Music is another widely used design element of radio and TV ads11, particularly employed in global ad campaigns, that needs to be adapted to the content of the ad message, underscoring the message or communicative objective (Meffert/Bolz, 1994: 188 f.). In T-Mobile radio and TV ads the jingle, being part of the brand itself, is the audio counterpart of the logo, with the five ‘digits’12 after the company name. The aim of this ad design is to enhance brand recognition; thus this is another evidence of the fact that T-Mobiles’s primary ad objective seems to be enhancing brand awareness and building image.

2.6.1.2 Product vs. corporate advertising

While, as mentioned above, the object of product advertising is a particular product or service, the object of corporate advertising is the company itself. Thus corporate advertising is intended to build the reputation of the corporation, whereas product advertising is intended to sell a product. As Myers points out, much of the imagery of globalisation appears in corporate advertising rather than in consumer ads (1999: 64).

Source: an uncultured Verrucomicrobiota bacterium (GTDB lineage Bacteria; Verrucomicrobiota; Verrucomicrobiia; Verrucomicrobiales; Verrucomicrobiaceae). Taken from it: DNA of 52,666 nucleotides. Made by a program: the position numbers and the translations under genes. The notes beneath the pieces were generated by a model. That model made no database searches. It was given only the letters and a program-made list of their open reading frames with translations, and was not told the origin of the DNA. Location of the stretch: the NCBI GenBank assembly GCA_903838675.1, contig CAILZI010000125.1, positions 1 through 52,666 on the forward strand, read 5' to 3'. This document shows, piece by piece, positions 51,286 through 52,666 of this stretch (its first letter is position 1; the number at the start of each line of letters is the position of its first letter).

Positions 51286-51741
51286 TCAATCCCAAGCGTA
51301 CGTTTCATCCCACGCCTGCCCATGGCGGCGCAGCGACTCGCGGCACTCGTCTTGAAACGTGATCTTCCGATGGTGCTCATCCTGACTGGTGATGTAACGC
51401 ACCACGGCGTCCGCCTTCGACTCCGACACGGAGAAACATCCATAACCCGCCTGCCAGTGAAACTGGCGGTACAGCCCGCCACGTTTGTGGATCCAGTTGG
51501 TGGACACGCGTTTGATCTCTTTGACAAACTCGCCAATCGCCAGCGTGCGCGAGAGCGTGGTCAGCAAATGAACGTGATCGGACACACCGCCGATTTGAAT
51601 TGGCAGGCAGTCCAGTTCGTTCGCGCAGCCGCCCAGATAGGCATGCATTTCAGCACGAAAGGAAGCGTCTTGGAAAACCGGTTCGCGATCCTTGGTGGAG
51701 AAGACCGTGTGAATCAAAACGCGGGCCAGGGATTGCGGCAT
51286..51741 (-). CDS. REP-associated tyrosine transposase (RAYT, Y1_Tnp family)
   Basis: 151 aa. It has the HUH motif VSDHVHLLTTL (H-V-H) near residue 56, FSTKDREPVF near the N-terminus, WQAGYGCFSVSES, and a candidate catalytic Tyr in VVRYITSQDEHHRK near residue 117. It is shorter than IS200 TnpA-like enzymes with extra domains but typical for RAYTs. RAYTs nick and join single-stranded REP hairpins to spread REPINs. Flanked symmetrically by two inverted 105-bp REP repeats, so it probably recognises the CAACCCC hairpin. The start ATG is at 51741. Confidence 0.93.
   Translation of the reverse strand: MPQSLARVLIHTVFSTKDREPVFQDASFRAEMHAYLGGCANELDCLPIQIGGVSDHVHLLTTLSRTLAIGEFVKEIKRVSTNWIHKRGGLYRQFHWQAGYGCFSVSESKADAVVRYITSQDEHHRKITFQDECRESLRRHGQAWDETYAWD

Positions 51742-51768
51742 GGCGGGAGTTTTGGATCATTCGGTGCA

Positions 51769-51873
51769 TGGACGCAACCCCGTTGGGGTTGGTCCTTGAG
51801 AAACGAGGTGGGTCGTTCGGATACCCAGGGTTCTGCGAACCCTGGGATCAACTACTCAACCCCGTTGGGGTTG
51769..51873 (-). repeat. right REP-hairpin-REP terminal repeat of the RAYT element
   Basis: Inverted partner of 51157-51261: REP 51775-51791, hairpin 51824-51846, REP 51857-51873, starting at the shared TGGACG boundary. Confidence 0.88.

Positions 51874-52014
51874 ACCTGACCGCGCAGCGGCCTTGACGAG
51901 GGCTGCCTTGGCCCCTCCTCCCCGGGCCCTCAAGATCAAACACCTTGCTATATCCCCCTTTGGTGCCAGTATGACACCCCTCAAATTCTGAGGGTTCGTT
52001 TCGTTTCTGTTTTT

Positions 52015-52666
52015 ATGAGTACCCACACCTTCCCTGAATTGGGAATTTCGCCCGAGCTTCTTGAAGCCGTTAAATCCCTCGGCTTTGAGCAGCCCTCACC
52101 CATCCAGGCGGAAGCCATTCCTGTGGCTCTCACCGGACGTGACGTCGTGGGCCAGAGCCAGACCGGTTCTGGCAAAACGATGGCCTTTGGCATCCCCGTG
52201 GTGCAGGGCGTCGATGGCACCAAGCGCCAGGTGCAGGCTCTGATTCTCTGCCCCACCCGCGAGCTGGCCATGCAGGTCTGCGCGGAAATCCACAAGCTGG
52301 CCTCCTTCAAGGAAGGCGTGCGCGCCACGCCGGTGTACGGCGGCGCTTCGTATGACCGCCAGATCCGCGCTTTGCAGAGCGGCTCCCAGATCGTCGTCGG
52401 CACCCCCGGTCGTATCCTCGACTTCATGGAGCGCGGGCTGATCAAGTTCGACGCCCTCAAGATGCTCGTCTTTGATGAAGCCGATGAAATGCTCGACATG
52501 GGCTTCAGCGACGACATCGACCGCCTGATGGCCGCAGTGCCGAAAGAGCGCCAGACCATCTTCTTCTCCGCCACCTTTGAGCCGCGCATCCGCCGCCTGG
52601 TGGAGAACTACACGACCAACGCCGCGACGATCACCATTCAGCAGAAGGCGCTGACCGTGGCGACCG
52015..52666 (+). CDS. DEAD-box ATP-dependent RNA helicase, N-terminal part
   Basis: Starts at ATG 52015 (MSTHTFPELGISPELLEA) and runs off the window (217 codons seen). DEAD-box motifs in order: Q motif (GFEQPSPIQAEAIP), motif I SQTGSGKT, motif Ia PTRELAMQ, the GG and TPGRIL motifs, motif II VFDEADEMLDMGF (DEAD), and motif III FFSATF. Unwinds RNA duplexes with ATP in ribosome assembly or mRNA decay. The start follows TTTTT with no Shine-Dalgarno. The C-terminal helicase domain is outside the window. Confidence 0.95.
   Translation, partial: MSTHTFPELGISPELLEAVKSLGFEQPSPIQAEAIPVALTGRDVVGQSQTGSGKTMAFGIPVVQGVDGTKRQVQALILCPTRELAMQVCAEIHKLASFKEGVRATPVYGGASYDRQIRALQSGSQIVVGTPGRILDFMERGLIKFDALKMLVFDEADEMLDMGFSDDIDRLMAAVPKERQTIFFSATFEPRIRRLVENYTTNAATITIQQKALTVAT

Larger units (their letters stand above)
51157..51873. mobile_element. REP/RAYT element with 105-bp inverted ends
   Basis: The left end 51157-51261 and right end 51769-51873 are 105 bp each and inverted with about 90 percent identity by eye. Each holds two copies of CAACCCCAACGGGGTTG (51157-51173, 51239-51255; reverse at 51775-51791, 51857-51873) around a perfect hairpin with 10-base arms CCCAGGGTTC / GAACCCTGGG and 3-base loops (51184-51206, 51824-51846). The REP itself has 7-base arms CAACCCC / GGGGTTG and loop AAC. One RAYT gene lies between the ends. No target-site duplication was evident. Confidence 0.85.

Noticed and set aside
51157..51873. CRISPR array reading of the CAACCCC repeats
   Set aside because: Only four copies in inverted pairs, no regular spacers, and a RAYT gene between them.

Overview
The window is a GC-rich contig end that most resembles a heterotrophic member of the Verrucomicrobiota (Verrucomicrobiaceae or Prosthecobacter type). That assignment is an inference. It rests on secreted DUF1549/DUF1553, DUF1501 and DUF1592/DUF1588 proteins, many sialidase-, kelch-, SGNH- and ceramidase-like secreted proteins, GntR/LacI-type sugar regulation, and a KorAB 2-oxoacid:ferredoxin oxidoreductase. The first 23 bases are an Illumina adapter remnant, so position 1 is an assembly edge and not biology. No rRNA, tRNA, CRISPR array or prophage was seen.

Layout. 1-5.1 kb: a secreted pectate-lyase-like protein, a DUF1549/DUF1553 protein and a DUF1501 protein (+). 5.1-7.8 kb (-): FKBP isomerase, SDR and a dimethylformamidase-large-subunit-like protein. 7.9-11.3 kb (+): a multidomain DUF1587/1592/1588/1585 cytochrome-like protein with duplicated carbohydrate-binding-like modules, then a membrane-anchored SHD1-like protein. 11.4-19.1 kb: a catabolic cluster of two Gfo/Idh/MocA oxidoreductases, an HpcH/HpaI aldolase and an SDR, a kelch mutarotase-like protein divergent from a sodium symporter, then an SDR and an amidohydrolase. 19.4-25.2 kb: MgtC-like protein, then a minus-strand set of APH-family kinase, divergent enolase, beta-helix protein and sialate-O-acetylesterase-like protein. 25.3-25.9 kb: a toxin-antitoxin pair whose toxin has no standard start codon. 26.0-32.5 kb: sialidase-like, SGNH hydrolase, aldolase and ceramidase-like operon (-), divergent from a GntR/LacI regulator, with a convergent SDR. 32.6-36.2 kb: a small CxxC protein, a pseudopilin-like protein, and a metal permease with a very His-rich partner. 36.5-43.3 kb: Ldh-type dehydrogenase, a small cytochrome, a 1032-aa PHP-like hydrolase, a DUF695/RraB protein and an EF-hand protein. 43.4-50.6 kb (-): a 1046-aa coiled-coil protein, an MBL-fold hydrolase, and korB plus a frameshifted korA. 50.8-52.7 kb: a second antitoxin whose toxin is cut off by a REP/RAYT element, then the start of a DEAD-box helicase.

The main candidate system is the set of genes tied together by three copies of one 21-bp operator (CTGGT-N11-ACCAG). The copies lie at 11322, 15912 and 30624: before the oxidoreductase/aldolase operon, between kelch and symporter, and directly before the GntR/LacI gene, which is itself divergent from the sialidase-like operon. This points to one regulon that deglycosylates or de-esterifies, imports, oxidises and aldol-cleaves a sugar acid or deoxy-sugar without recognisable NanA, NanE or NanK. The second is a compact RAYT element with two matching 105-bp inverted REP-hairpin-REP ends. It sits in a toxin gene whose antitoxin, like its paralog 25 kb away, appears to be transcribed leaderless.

As outlined above, there are standardized T-Mobile television spots, whose identical strategy and execution is transferred to the individual partner countries with modification only in language, and adapted spots, that run only nationally. However, the innovation here is that while some of these standardized spots are related to corporate advertising, some of them are instances of advertising global products, such as the WorldClass tariff. In any case, all standardized spots indirectly support a wide range of products by presenting the company T-Mobile itself as a brand.

2.6.2 Public Relations